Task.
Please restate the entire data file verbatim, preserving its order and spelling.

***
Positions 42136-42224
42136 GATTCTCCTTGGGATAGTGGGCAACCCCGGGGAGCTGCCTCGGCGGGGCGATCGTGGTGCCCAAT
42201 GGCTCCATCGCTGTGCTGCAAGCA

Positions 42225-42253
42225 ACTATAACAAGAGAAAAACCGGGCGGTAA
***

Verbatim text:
Positions 42136-42224
42136 GATTCTCCTTGGGATAGTGGGCAACCCCGGGGAGCTGCCTCGGCGGGGCGATCGTGGTGCCCAAT
42201 GGCTCCATCGCTGTGCTGCAAGCA

Positions 42225-42253
42225 ACTATAACAAGAGAAAAACCGGGCGGTAA